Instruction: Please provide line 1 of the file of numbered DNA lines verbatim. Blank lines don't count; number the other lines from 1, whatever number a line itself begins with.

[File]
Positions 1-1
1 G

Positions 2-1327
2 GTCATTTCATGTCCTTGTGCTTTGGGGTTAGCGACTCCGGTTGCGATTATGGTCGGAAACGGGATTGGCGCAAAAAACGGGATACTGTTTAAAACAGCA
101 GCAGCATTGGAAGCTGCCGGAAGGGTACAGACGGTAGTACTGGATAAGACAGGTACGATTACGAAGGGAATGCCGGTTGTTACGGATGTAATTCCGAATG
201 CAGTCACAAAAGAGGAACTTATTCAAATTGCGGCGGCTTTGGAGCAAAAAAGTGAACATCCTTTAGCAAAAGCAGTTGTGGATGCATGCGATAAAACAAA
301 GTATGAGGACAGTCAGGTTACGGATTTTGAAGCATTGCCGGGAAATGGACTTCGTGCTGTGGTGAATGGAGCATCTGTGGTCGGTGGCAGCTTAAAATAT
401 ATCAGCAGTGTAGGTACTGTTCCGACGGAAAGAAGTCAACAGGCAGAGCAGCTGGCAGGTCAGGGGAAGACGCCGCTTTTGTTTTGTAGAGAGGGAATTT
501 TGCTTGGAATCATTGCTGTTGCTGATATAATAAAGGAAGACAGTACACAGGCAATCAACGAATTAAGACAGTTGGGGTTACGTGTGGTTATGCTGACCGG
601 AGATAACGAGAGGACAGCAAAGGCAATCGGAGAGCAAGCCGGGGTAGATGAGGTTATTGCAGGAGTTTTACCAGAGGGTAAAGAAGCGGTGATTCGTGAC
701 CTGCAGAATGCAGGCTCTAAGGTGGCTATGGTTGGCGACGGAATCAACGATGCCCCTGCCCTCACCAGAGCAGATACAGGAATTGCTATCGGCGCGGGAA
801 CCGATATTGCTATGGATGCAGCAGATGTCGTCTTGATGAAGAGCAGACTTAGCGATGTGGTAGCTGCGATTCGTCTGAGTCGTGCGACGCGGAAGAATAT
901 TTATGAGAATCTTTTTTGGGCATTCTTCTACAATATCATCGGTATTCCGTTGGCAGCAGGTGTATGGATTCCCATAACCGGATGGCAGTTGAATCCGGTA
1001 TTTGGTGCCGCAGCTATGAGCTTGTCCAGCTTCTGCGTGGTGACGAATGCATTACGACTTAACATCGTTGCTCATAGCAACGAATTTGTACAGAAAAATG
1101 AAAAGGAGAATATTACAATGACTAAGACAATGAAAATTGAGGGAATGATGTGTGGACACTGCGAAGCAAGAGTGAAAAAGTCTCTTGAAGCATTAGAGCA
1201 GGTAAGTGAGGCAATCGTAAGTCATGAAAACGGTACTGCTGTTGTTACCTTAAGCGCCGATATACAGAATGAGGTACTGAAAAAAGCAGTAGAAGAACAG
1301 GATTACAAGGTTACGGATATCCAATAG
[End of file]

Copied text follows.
Positions 1-1